German cellist Jan Vogler talks to Pauline Harding about music, literature and how a chance encounter led to an artistic collaboration with Hollywood legend Bill Murray
Above all, Vogler is a man who likes to share ideas and think outside the box – and that is what he did in 2013 when he found himself sitting next to Bill Murray on a flight from Berlin to New York. ‘We really hit it off,’ says Vogler. ‘After that Mira and I would go to his parties and movie premieres, and he came to my concerts. He always said this project was my idea, but I think it was his. He planted it in my head!’
Perhaps, though, the project came from somewhere deeper in Vogler’s psyche. Born in 1964 in East Berlin, he grew up in artistic isolation on the ‘wrong side’ of the Berlin Wall, where he initially studied cello with his father, Peter Vogler, and later Josef Schwab, Siegfried Palm and Heinrich Schiff, who died earlier this year. In 1984, aged 20, Vogler became the youngest ever principal cellist of the Staatskapelle Dresden.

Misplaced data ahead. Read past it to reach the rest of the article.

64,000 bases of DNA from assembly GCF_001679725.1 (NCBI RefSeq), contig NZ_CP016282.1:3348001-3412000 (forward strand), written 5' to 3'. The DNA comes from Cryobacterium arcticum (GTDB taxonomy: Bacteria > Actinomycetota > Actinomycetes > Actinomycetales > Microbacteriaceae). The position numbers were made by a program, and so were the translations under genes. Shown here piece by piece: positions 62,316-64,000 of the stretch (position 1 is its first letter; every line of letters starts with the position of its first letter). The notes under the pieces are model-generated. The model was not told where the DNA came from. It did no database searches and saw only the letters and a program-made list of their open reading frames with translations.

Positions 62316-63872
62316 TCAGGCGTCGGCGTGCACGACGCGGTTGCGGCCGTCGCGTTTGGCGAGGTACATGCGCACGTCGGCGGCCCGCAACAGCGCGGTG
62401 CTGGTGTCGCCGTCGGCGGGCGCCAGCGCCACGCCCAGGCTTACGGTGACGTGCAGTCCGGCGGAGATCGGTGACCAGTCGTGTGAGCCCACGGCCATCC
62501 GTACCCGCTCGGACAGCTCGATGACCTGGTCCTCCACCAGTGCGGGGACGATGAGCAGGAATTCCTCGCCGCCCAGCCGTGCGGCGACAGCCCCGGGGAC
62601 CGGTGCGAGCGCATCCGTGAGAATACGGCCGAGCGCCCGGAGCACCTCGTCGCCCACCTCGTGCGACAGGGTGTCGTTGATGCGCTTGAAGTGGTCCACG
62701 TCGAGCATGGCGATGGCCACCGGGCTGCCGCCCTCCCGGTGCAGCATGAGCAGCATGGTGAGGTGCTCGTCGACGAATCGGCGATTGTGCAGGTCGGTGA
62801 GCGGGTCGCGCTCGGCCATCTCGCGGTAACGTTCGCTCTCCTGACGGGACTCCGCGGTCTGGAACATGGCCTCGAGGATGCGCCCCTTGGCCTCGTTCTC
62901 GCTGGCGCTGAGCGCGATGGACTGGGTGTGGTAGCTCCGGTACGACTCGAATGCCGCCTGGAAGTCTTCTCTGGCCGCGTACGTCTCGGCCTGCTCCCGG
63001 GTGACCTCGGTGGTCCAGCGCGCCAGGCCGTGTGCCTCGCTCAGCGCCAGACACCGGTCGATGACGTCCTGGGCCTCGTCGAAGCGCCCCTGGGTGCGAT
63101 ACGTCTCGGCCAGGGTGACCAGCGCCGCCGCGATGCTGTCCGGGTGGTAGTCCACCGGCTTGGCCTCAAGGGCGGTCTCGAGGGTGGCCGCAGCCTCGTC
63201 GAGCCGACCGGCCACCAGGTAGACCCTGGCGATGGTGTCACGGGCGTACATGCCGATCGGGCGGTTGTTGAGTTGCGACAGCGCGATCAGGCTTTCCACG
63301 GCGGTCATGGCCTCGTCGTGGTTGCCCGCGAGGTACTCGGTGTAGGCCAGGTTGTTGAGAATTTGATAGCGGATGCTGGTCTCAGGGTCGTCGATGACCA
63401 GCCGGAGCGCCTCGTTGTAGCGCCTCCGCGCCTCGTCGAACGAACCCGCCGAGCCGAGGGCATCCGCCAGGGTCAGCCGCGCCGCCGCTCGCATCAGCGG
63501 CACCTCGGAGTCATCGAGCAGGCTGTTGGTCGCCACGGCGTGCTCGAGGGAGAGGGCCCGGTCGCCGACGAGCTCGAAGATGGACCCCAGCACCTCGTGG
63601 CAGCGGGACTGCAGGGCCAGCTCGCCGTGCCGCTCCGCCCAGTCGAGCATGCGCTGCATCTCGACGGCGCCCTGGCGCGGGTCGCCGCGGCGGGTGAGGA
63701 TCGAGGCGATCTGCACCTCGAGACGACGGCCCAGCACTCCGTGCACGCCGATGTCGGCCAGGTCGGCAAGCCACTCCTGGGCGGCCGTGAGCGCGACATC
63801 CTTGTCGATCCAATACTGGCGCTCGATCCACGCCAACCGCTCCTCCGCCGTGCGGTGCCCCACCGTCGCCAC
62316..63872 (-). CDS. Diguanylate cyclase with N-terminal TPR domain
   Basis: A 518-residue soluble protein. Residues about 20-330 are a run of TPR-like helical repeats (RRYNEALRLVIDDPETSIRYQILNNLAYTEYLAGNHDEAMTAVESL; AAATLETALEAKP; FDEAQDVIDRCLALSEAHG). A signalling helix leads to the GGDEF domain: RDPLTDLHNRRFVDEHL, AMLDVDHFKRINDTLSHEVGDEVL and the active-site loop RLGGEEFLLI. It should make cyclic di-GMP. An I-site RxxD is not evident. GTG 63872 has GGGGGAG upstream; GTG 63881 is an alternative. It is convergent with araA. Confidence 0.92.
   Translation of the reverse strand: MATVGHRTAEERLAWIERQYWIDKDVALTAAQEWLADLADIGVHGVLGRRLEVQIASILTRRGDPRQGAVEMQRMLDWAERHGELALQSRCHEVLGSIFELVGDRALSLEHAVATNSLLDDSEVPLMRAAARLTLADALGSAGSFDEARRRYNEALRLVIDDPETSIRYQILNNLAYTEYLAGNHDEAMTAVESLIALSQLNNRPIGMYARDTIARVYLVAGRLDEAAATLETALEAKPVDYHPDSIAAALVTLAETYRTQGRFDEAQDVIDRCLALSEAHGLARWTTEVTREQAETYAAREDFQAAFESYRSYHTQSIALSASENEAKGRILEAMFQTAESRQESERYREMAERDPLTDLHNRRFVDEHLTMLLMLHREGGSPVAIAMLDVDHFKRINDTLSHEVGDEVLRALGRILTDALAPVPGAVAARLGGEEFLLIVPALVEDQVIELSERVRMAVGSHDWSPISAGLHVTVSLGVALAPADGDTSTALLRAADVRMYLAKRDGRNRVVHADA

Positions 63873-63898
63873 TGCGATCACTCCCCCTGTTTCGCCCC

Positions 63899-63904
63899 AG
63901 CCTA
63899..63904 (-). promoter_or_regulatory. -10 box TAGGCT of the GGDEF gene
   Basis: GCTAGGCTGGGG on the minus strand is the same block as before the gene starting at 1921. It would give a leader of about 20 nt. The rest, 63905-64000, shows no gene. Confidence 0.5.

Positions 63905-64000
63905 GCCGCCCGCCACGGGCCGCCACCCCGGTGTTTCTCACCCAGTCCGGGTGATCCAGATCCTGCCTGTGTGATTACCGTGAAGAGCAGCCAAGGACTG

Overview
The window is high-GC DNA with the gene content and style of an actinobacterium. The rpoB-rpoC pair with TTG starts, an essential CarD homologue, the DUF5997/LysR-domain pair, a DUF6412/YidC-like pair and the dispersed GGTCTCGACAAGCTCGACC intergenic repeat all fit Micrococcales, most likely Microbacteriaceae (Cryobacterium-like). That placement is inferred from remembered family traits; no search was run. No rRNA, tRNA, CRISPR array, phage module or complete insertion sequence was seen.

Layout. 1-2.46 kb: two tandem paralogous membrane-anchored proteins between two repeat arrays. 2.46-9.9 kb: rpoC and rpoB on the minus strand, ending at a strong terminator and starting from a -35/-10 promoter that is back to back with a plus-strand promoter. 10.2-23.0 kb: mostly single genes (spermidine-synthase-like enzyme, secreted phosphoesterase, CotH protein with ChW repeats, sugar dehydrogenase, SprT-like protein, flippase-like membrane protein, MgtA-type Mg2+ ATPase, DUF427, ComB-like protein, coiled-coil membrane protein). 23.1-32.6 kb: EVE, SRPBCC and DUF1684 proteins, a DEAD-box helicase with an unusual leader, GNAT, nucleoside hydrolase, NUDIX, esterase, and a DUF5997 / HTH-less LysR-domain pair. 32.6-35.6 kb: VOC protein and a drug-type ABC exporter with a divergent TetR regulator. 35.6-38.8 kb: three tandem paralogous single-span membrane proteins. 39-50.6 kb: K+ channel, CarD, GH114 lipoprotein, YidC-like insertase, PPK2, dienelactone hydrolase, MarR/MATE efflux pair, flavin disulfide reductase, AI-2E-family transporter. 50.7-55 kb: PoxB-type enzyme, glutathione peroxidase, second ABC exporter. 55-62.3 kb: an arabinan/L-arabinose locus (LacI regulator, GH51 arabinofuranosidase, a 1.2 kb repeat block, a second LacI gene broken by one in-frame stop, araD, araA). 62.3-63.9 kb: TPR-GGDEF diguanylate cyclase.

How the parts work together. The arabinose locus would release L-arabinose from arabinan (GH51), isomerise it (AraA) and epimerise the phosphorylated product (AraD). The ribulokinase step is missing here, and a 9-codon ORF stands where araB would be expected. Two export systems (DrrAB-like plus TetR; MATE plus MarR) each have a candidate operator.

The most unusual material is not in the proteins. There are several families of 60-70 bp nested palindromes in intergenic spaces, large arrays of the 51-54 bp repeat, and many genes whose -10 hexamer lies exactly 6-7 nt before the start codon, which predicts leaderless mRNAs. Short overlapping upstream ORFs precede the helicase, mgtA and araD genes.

As a result of all this discipline, a yearning had taken hold: as a teenager Vogler would sneak into a small theatre near his East Berlin home and dream of making friends in worlds other than his own. ‘I grew up in a family of musicians,’ he says. ‘My parents would tell me how much you have to focus to become a classical cellist, to be truly, deeply in your field. But I always longed to know a great painter, a fantastic dancer – people who could inspire me on different levels.’
Watch: a trailer for the New Worlds project featuring Jan Vogler and Bill Murray
Photo: Oliver Killig